The recorded data were analyzed after the measurement to further clarify the difference in the magnetic field. The magnetic field profiles around the heater can be visualized from three different angles using the coordinates and values of the magnetic field at more than 700 measurement points, as shown in Figure 9
a–c. Only the data obtained at a distance of about 3 cm from the heater were used in these figures to avoid the superposition of the spheres. The origin of the coordinates was the bottom-left corner of the electric heater. The red lines outline the heater. From these figures, the location of the highest magnetic field is recognized at a glance. The maximum value was 17.4 μT.
4.2. Induction Motor
The magnetic flux density generated by another electrical equipment, an induction motor, was visualized, and the result is shown in Figure 10
. The range of the magnetic field sensor was 25 μT. This figure confirms that the magnetic field was large outside the region where stator winding existed inside the motor. The change in the maximum range of the sensor reveals that the magnetic flux density exceeded 100 μT at some measurement points close to the housing surface. However, the magnetic flux density decreased with the distance from the motor.
It is difficult to calculate the magnetic flux density distribution around the motor theoretically. The quantification and visualization of the magnetic flux density were easily achieved using the proposed system, which verifies its usefulness.
4.3. Further Application
The adoption of the present system is not limited to educational objectives. It may be used in other valuable practical applications, such as the assessment of compliance with mandated values of the magnetic flux density. Depending on magnetic field sources and environments, several international standards and directives have been established to prescribe measurement procedures and/or to comply with threshold values [12
]. These prescribed procedures are sometimes complicated and take time to implement. Moreover, a magnetic field should be measured in a short time because magnetic fields change depending on the time variations in currents.
The development of a reliable, easy-to-handle meter for measuring magnetic fields around sources in a short time would be useful, and the proposed system satisfies this requirement. It will be beneficial to conduct a rough assessment of magnetic fields before measurement in accordance with standards/directives and to obtain the 3D distribution of invisible magnetic fields around sources of interest. Measurement and evaluation will be performed as a future activity.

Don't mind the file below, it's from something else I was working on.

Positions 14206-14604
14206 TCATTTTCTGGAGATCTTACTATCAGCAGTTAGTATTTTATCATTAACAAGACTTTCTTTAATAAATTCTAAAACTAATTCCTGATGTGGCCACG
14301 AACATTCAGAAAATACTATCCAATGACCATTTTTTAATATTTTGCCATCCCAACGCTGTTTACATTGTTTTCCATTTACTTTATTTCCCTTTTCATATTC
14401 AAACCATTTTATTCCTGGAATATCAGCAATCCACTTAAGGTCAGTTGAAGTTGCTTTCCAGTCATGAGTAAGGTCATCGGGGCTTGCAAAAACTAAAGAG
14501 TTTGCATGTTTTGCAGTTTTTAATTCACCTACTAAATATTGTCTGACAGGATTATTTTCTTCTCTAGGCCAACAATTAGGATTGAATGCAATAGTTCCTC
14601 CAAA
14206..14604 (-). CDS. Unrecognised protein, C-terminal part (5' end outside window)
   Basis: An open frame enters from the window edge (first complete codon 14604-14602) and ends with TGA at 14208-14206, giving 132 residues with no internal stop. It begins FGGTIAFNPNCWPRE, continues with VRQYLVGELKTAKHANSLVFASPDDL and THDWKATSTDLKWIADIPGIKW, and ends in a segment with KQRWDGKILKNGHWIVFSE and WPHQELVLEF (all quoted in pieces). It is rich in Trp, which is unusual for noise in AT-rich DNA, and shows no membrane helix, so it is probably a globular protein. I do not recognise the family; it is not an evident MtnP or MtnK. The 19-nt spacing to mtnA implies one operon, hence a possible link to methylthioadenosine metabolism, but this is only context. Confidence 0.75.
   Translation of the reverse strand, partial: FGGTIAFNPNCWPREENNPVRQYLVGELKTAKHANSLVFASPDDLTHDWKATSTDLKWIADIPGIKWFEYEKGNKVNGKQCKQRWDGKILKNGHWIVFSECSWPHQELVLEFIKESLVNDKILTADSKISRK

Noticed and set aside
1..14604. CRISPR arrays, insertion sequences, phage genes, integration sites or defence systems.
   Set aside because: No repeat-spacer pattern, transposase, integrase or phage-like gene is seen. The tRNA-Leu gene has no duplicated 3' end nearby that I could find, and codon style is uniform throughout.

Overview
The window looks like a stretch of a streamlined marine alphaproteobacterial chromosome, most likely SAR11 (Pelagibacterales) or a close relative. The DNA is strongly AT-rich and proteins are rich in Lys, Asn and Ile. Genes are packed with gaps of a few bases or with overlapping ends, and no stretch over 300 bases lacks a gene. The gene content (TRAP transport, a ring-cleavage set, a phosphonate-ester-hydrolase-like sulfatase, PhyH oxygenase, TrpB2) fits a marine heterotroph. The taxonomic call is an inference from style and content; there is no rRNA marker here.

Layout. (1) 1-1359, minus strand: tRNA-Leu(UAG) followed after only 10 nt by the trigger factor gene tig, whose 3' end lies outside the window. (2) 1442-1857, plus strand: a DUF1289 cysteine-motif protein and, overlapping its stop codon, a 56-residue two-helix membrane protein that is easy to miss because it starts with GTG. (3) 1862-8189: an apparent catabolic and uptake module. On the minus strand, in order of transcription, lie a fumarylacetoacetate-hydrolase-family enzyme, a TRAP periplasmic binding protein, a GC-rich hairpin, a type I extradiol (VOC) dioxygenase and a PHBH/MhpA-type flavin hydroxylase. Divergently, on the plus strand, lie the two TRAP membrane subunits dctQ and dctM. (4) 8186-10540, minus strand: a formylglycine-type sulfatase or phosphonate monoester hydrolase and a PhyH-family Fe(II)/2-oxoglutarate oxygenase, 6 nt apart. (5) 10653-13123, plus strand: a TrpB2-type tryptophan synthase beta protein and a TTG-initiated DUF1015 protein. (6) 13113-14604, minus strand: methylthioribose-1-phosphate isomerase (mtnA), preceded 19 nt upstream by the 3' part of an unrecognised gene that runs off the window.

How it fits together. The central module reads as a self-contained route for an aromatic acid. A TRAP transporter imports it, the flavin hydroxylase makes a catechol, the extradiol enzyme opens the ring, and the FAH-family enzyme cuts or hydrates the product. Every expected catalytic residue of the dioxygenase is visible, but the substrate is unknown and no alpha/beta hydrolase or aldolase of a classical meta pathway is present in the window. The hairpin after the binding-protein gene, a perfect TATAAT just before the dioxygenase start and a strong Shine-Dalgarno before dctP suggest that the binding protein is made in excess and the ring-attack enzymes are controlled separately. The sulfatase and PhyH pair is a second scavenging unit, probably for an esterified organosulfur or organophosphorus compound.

In the present study, the display method of an image on a smartphone screen was determined so that magnetic field levels and their distribution can be intuitively and qualitatively understood by those students who are beginning to learn about electromagnetism. Depending on the field source and/or the purpose of measurement, the display method of the image will be modified by changes in the program. For example, a more detailed color scale for spheres is helpful for understanding the magnetic field more quantitatively. A vectorial magnetic field can be displayed when the magnitudes of the magnetic field are stored in the direction of the three orthogonal axes.
In this paper, we proposed an AR-based visualization system of magnetic fields. The system was realized with a probe, a magnetic field sensor, and a familiar device—a smartphone. The output of the probe was transferred to the magnetic field sensor, and the resultant magnetic flux density was calculated. The measurement points of the magnetic flux density were confirmed in the smartphone. Then, a colored sphere indicating the level of the magnetic field density was projected on the measurement point in the image appearing on the smartphone display. The numerical value of the magnetic flux density was simultaneously specified on the smartphone display.
The magnetic flux density around an electric current was visualized to demonstrate the primary application purpose of this system as an educational tool. The magnetic flux density was measured by moving the probe along the circumference of concentric circles drawn on a board pierced by the conductor. Our findings confirmed that the magnetic flux density increased as the measurement point approached the conductor, almost coinciding with the theoretical values. This verified the ability of the system to aid students in understanding Ampere’s law.
Then, electrical equipment was targeted. The magnetic flux densities around an electric heater and an induction motor were visualized by means of colored spheres mapped on real images. The results were the same as the empirical prediction. Field calculation around electric apparatus is generally challenging because of their complicated structures, but the proposed system is useful in gaining an intuitive understanding of the magnetic flux density in such cases.
The miniaturization of the magnetic field sensor and the integration of the sensor and the rod holder are the required future tasks for improved system operability.